Trevor Davis Brings More Than Speed to Packers

Is Trevor Davis fast? Yes, he's fast. But he's more than fast. Just look at how his statistics compare to the rest of the draft class.

Trevor Davis’ calling card is his speed.

Out of the 36 wide receivers who ran the 40-yard dash at the Scouting Combine, Davis’ time of 4.42 seconds ranked third. Out of the 40 wide receivers who did the vertical jump, Davis’ leap of 38.5 inches ranked fourth. Those athletic traits showed up in Davis averaging 17.2 yards per reception during his senior season at California.

But the Green Bay Packers’ fifth-round pick is more than just a speed receiver.

Of our top 47 receivers in our predraft rankings, 44 had complete statistical data available from STATS. Of those 44:

-- Davis ranked No. 1 in yards after the catch per catch with an average of 9.6 YAC per reception. For perspective, only six receivers averaged more than 7.0 YAC and South Carolina’s Pharoh Cooper (fourth round, Rams) was a distant second with 8.0 YAC per catch.

“I would say my quickness and my speed and reading blocks and things like that because of my return game,” Davis said of why he was so productive after the catch. “I take pride in that, knowing the game and knowing defenses. I feel that helps me a lot when it comes to catching the ball and knowing where defenders are and reading blocks.”

-- Davis ranked No. 4 in catch percentage at 70.3 percent (38 receptions in 54 targets). Two of the players ranked ahead of Davis were among the top receivers in the draft – TCU’s Josh Doctson (first round, Redskins) and Oklahoma’s Sterling Shepard (second round, Giants).

“Feel really good about it,” Packers director of football operations Eliot Wolf said at the draft of Davis’ ball skills. “His pro day was unbelievably good with the ball skills, his tracking ability down the field, effortless catching, very smooth.”

-- Davis ranked No. 5 in drop rate at 1.85 percent (one drop in 54 targets). Of the 43 receivers at the Combine, Davis’ 10-inch hands were tied for the eighth largest.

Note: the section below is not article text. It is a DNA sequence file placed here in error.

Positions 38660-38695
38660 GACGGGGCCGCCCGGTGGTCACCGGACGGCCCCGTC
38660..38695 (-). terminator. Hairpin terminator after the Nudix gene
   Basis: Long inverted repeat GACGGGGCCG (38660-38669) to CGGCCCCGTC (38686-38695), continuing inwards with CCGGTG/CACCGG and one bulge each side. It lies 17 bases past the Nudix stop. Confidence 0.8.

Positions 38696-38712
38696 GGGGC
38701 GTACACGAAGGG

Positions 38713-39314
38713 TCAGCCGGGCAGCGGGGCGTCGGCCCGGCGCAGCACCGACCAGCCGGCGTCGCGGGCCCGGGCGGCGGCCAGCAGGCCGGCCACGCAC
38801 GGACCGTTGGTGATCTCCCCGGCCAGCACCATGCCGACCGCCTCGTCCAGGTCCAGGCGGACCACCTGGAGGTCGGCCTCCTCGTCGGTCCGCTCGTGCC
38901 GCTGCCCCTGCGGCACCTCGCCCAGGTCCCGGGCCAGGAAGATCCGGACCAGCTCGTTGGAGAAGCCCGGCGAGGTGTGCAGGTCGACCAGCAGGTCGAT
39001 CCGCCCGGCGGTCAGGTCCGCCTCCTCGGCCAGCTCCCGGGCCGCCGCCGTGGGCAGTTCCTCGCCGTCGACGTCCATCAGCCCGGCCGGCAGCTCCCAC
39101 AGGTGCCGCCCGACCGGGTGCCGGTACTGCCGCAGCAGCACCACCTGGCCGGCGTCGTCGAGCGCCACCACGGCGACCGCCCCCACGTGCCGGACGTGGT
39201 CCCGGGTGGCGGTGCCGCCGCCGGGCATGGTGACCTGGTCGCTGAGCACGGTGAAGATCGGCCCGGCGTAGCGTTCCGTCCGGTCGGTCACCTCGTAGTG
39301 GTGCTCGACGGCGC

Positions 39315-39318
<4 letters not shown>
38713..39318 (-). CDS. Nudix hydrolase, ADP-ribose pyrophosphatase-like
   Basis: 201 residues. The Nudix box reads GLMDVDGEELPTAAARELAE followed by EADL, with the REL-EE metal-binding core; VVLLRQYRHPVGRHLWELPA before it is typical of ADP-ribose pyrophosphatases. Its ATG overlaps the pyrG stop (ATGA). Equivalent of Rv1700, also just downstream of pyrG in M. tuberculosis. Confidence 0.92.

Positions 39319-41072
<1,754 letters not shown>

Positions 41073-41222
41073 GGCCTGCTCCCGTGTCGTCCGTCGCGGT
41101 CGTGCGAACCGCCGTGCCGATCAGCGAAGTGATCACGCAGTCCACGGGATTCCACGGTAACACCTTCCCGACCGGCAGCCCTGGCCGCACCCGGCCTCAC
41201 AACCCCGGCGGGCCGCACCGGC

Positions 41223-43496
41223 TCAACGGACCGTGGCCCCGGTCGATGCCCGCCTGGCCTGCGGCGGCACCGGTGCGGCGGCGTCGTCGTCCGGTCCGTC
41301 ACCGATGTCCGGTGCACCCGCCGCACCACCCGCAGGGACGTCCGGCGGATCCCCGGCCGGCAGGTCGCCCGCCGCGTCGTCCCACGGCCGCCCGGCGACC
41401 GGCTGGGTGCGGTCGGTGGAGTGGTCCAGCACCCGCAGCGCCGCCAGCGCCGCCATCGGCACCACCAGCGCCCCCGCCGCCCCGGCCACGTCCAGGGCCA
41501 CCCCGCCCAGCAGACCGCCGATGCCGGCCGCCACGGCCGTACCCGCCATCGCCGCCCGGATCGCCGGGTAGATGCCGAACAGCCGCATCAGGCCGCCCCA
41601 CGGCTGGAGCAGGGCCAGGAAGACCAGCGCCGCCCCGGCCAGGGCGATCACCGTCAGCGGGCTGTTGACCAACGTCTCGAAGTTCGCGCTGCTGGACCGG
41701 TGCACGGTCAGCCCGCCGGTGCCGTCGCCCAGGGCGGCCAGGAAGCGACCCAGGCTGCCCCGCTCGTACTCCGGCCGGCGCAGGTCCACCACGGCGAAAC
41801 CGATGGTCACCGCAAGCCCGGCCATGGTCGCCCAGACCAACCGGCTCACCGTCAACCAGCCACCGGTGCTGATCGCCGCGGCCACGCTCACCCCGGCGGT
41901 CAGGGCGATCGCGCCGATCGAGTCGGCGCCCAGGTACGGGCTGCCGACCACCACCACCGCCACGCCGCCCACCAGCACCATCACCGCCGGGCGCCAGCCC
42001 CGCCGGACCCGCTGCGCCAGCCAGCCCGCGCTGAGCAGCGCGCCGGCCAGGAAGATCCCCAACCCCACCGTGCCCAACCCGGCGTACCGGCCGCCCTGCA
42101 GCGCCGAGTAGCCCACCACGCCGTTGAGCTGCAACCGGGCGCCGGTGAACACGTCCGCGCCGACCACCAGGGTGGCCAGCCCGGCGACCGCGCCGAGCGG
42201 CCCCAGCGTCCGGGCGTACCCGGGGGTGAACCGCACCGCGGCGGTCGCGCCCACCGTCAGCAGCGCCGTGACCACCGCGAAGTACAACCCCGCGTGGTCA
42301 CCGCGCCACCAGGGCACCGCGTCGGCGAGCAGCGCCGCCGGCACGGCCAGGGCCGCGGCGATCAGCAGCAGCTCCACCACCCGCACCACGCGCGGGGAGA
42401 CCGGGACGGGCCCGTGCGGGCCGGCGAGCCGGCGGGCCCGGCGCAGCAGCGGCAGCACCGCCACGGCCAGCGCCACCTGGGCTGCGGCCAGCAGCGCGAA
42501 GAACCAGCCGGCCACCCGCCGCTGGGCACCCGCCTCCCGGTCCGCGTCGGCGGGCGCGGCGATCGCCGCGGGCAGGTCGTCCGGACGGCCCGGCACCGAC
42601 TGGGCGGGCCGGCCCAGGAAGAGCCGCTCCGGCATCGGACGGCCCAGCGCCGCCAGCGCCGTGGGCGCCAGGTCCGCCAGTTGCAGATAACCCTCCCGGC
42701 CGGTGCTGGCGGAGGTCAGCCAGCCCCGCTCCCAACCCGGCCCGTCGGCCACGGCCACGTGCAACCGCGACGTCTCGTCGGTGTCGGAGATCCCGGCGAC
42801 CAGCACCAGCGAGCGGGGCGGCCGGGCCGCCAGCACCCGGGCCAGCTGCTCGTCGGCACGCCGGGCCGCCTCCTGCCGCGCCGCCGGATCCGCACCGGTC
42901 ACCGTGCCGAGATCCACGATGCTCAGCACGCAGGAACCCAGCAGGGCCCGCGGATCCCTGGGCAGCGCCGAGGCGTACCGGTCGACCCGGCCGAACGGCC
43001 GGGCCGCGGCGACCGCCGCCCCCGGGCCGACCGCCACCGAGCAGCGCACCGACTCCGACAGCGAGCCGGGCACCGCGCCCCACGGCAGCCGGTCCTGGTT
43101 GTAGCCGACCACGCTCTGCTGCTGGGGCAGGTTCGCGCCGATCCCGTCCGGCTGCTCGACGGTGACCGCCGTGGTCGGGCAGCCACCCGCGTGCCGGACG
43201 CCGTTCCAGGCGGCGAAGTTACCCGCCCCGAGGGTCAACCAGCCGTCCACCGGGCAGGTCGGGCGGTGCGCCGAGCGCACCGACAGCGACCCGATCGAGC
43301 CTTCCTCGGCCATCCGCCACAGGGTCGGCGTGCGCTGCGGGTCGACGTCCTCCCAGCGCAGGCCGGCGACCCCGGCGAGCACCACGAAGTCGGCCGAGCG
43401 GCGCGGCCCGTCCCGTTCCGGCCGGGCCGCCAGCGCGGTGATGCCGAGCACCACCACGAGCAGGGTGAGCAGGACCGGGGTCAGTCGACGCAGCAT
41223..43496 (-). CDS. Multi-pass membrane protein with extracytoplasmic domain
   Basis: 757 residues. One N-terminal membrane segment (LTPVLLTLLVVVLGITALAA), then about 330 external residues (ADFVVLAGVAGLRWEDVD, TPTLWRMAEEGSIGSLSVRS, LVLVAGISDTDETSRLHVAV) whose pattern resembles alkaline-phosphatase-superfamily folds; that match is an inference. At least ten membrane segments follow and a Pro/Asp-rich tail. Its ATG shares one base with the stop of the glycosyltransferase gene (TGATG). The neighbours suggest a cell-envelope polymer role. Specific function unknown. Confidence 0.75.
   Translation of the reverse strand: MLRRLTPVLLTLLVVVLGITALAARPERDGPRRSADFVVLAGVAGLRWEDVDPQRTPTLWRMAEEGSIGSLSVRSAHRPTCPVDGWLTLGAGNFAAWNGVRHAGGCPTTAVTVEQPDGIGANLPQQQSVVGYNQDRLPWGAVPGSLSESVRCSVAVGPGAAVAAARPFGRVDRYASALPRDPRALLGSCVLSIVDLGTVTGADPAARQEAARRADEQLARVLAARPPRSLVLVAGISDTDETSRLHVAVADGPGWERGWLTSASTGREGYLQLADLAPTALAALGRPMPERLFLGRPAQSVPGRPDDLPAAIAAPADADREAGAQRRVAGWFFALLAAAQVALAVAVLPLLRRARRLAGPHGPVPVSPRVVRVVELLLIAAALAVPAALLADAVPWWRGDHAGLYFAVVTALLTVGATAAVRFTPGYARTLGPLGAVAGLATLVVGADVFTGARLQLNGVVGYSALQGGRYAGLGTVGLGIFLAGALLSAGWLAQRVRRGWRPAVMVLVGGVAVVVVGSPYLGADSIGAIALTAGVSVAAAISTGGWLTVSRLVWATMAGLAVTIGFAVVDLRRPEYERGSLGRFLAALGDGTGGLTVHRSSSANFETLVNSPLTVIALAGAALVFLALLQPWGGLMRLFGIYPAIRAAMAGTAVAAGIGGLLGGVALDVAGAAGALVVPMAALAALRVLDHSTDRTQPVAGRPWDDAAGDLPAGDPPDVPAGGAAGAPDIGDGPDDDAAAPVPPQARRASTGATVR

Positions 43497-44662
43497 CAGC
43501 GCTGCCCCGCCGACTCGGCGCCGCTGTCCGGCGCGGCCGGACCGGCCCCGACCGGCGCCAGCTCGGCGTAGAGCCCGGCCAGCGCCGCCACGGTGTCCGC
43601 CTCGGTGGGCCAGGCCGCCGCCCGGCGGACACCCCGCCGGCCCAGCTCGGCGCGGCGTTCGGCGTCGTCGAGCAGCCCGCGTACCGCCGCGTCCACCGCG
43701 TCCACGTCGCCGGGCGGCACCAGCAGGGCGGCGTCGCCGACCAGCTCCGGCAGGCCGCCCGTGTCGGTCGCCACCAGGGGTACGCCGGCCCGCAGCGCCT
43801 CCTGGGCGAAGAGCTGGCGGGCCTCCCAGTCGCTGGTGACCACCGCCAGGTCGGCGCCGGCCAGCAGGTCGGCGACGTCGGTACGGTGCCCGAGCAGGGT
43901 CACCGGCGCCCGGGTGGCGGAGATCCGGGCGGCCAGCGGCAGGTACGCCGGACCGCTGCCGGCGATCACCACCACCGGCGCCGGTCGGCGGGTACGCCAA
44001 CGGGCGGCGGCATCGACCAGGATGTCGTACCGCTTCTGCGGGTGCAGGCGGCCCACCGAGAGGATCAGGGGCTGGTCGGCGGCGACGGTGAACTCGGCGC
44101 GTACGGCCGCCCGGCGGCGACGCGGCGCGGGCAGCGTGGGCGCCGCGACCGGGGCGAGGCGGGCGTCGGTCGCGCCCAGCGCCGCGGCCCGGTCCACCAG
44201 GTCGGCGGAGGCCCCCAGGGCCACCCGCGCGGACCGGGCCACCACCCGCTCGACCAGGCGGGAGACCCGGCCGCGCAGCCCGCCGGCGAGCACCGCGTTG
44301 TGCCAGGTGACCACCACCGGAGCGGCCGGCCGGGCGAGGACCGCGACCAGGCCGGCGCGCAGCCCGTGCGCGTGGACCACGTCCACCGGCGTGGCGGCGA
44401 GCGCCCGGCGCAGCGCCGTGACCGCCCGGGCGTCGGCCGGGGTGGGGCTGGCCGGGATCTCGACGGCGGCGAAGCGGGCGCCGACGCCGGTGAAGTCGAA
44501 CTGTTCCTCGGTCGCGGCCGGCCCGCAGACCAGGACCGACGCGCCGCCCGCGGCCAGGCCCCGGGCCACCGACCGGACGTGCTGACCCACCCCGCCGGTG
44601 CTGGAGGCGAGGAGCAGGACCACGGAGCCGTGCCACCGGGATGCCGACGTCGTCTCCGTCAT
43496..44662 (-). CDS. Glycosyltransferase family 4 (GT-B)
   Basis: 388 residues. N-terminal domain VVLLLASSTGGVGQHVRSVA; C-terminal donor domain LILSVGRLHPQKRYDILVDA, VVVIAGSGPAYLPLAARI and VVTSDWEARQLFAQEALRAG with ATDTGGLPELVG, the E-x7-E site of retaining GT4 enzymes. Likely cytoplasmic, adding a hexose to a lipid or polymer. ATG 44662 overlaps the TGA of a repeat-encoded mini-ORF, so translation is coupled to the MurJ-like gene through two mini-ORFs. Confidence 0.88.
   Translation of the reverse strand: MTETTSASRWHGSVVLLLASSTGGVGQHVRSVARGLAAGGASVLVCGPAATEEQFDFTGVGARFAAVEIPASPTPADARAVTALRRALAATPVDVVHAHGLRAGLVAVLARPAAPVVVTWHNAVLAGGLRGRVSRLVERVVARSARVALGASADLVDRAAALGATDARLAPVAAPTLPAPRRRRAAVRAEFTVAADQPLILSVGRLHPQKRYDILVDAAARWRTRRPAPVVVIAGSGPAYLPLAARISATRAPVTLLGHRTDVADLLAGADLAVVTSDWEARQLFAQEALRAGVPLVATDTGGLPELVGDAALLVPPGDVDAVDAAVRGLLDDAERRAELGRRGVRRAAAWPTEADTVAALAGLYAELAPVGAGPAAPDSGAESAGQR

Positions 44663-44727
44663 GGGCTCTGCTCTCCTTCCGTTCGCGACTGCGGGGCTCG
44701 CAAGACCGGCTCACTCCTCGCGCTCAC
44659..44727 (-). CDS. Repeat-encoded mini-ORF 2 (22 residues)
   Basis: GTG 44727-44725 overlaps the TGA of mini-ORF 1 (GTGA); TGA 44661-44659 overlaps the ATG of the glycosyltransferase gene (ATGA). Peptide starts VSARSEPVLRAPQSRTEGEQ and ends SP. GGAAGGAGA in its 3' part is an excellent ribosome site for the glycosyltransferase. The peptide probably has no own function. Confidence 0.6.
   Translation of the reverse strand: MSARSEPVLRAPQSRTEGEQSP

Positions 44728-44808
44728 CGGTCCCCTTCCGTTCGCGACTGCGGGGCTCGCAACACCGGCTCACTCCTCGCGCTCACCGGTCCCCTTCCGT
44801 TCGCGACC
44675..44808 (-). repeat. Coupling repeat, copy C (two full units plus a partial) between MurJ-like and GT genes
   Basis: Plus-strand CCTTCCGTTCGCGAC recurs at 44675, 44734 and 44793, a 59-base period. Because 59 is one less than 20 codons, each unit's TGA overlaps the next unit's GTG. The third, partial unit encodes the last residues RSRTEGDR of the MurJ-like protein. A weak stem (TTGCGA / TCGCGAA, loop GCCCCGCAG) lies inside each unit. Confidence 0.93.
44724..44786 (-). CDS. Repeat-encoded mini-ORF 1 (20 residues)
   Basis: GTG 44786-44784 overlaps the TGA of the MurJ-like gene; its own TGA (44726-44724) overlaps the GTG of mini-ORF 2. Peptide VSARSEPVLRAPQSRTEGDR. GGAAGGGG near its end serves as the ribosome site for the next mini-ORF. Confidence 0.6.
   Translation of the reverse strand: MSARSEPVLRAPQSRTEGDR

Of course, it helps that Davis was catching passes from Jared Goff, the top pick in this year’s draft. From that perspective, Davis has hit the lottery, going from Goff to two-time MVP and fellow Cal star Aaron Rodgers.

“Especially being a receiver from Cal, it’s probably the neatest thing you could possibly imagine,” Davis said at the rookie camp. “I go from Jared Goff to the best quarterback in the NFL, Aaron Rodgers. Any receiver would feel great to play with Aaron Rodgers, and it’s even that much better when I’ve heard about him so much playing at Cal.”

Davis was the one luxury pick in a needs-based draft. The Packers certainly didn’t need a wide receiver, not with Jordy Nelson and Ty Montgomery returning from injuries and Jeff Janis appearing poised to earn more of a role on the offense. But after the offense bogged down to such an extent last season without Nelson’s stretch-the-field ability, Davis provides some insurance. He made a tremendous play at the one rookie orientation practice that was open to the media. Davis beat the cornerback at the line of scrimmage and accelerated past him on a go route. The ball was a bit underthrown but Davis made the catch, despite getting horse-collared for an interference penalty.

Sounding like a man used to making plays down the field, Davis shrugged off that play after practice. Athleticism is an obvious asset but he wants to be known as a complete receiver rather than just a speed receiver.

“In my mind, yes, it is speed but also my (knowledge) of the game,” Davis said of the best part of his game. “I love the game of football so I study it a lot – reading defenses and things like that – and just my willingness to do whatever I have to do to help the team.”

Bill Huber is publisher of and has written for Packer Report since 1997. E-mail him at or leave him a question in Packer Report’s subscribers-only Packers Pro Club forum. Find Bill on Twitter at

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